Saturday, December 27, 2008

A Very Neglected Story From 2008

John Allen posted his year end top ten neglected stories on the National Catholic Reporter website, and I really have to agree with him about the story he listed as number one--at least from a global perspective. Here is his analysis:

1. The Crisis in India

The anti-Christian violence that broke out in India over the summer was hardly just a Catholic story, but Catholics were dramatically affected: A lay Catholic missionary was burnt alive as she tried to rescue children from a church-run orphanage; a young nun was raped; parishes, convents, hospitals and schools were sacked. Beyond the human toll, the crisis offered an important wake-up call. India is a rising power, but it also faces a rapidly metastasizing form of Hindu extremism. If things break the wrong way, the Indian subcontinent could become the new Middle East -- a perpetually destabilized region whose animosities seed conflict around the world, radicalizing a global Hindu diaspora.

India is also a great 20th century Catholic success story. The church exploded from less than two million faithful to 18 million, and by 2050 there could be almost 30 million Indian Catholics. It’s an inspiring social as well as spiritual triumph; some 60 to 75 percent of Indian Catholics are either from rural tribes or the “untouchable” caste, and both groups experience the faith as a liberating force from oppression. All of that, however, could be at risk if India can’t resolve its cultural and religious tensions. American Catholics may be in a special position to help, given that improving relations with India has been one of the few foreign policy success stories of the Bush administration. (John failed to mention that 85% or better of Catholic clergy are Brahman. The caste system, at least at this time, is still mirrored in Catholicism.)


Although I haven't posted much about the situation in India, I have followed events there with a great deal of concern. The recent attack in Mumbai is another example of the religious extremism the secular government in India faces. Given the ongoing Pakistani border conflict over the Kashmir province and the recent attacks from Islamic terrorists, expecting the Indian government to do much about the Hindu persecution of Christians may be a little naive.

Allen's point about this area and it's potential for becoming a new Middle East is undoubtedly being taken much more seriously by our government than our media would credit. Both India and Pakistan are nuclear powers, a situation which does not yet exist in the Middle East in which only Israel has nuclear capability. Our future fear for the Middle East is a reality in this region.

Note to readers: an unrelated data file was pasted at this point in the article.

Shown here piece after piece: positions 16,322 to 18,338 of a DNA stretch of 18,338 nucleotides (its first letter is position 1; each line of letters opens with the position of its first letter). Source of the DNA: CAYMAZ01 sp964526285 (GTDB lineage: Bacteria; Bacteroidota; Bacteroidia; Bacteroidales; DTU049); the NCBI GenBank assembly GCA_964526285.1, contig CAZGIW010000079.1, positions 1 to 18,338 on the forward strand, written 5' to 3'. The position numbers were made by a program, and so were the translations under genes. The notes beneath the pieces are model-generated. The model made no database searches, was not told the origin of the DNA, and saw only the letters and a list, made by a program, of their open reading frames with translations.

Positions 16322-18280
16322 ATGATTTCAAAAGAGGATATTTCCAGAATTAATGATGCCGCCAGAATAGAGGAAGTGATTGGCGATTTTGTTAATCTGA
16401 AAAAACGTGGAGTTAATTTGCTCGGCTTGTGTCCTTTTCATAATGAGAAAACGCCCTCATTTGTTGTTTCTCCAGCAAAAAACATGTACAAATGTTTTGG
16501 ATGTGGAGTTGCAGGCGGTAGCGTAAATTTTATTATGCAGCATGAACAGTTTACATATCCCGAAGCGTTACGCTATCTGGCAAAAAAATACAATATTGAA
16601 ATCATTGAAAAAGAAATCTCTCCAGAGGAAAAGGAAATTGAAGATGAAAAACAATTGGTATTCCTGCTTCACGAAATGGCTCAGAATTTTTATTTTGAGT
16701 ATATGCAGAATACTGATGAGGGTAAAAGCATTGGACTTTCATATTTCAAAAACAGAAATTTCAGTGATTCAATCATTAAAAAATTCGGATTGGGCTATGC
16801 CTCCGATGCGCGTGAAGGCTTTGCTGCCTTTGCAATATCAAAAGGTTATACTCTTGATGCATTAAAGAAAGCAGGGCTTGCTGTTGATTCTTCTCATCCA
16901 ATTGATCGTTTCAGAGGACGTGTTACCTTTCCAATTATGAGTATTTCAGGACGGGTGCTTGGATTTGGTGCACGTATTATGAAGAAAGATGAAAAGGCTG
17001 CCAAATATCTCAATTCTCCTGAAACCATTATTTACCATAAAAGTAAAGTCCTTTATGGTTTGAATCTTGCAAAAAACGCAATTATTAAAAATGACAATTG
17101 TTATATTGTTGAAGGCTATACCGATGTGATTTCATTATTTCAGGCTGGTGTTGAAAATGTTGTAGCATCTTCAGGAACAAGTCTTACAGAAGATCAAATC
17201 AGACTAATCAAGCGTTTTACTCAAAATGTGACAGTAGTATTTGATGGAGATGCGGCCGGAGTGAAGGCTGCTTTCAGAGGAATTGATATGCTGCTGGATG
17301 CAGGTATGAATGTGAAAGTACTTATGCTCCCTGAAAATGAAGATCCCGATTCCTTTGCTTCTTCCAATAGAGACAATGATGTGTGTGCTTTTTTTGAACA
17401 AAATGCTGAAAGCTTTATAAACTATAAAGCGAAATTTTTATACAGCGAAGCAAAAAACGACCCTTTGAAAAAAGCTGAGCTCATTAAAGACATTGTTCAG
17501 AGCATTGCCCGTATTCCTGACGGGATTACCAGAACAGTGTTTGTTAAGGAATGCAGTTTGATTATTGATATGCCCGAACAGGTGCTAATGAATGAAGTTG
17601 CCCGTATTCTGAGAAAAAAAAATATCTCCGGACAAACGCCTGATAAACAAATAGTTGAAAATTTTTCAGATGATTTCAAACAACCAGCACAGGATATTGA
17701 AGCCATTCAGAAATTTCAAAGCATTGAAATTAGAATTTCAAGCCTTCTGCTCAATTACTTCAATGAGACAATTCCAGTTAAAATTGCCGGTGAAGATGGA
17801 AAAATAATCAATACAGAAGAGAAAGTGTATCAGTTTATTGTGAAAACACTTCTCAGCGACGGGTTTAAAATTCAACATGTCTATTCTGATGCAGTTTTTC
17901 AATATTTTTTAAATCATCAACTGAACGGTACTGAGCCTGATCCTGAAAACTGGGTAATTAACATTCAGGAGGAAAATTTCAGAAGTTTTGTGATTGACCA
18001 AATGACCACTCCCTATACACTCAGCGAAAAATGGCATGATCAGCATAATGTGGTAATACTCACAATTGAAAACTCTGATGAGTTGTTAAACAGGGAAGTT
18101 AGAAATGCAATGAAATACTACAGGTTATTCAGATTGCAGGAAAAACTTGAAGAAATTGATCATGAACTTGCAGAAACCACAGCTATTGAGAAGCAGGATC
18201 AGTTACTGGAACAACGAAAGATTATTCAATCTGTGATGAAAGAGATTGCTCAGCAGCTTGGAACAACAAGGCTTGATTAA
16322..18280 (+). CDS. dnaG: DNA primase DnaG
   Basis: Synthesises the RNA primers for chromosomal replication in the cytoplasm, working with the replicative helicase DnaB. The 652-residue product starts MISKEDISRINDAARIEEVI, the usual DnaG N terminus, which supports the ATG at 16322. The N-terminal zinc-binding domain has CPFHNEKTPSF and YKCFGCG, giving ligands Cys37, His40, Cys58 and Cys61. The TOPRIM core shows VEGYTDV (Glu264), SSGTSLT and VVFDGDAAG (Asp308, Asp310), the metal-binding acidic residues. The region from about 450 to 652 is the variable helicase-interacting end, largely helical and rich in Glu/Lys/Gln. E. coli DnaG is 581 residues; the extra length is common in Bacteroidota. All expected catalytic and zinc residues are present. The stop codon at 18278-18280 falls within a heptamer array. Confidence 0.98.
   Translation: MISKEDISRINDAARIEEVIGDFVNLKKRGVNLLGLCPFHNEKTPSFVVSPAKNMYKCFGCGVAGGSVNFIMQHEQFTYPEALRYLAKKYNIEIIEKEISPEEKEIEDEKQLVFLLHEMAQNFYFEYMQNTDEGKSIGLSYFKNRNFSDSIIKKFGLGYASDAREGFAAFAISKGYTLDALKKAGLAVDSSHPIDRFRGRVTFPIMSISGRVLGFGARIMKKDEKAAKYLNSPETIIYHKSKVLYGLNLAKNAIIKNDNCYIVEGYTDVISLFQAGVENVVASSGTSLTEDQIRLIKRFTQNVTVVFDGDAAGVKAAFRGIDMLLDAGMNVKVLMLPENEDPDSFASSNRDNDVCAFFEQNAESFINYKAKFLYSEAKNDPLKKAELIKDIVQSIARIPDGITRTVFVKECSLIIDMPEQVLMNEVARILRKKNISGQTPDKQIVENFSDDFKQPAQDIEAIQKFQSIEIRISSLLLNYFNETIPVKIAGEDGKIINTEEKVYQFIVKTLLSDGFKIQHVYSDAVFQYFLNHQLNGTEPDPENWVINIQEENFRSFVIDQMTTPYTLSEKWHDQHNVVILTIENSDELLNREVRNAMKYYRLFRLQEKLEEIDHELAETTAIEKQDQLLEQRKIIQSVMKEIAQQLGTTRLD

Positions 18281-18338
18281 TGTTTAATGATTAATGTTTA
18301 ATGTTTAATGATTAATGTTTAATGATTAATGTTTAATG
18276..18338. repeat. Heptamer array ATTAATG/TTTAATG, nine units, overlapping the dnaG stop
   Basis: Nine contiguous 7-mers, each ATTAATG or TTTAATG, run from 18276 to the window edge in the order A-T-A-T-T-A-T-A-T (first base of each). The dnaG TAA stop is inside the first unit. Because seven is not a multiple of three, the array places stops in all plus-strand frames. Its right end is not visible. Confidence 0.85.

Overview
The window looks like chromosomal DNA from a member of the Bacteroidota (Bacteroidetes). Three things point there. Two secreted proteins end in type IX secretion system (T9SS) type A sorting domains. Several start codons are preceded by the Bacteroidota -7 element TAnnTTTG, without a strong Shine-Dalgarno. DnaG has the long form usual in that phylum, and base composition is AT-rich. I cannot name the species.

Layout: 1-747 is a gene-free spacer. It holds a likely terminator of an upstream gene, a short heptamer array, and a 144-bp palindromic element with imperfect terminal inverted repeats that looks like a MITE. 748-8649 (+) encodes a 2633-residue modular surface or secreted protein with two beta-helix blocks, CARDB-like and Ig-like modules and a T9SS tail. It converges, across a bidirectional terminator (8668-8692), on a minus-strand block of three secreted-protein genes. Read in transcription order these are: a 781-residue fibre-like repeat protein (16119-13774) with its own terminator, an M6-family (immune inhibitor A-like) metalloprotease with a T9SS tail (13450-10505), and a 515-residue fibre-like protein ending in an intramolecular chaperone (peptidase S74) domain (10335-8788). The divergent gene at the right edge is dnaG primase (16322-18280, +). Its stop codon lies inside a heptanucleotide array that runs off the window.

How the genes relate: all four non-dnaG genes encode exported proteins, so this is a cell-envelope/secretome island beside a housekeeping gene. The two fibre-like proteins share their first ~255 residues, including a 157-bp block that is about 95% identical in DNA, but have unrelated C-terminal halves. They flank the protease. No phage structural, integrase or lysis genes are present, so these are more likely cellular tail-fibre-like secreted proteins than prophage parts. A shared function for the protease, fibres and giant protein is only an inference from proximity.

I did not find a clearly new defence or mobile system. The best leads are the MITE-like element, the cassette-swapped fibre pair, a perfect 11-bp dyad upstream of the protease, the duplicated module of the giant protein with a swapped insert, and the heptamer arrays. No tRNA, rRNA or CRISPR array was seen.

There are other similarities between the two situations for Christians. In both cases a nexus of three different faith systems puts Christianity on the bottom of the religious pile. The plight of Christians in Palestine and Iraq is mirrored in the southern states of India. As with Israel, the fate of a minority of Christians is not a particular burning issue for the majority of the Indian populace. Given the recent attack in Mumbai, it's hard to blame them.

In both situations the US has serious vested interests and seems to be the major outside power broker. Under the Bush administration the US has not given much of a voice to the persecution of Christian minorities in either situation. For the Bush administration economic interests have always taken first priority, oil in the Middle East, and corporate outsourcing and import/export factors in India. It remains to be seen how the incoming Obama administration will deal with these two situations, but I have doubts as to how loud the US voice under Obama will be when it comes to the persecution of Christian minorities.

In my mind, Islamic terrorism is all about attacking the prevalent economic powers in a given region. It has nothing to do with spreading the word of Allah or defending Allah from infidels.

Christianity's problem is that historically it has spread hand in hand with the economic exploitation of indigenous populations. In too many cases indigenous people, through naivete or coercion, have traded their assets on earth to Western colonial and economic powers for a religious promise about a future kingdom of heaven. It is a legacy that can't be denied and is used by extremist religious groups to justify attacks on Western economic powers and their ethnic allies.

The secular Christian west may be better off recognising religious terrorism as a function of wealth distribution rather than religious fanaticism. As long as the focus is on religion, we play into the very hands of the terrorists who have determined to use religion to define the playing field. The Israeli's have taught their terrorist opponents a lot about playing the religious card, because they themselves have undergone a Christian history which was all about playing the religious card against them.

In many respects the Christian west is reaping the seeds sown in it's past history, but that history had far less to do with Christ and far more to do with economics. Maybe it's time we admitted this before someone's nuclear weapons go off in India or the Middle East in the name of someone's 'God. None of this is about God, it's about distributing finite and shrinking global assets.

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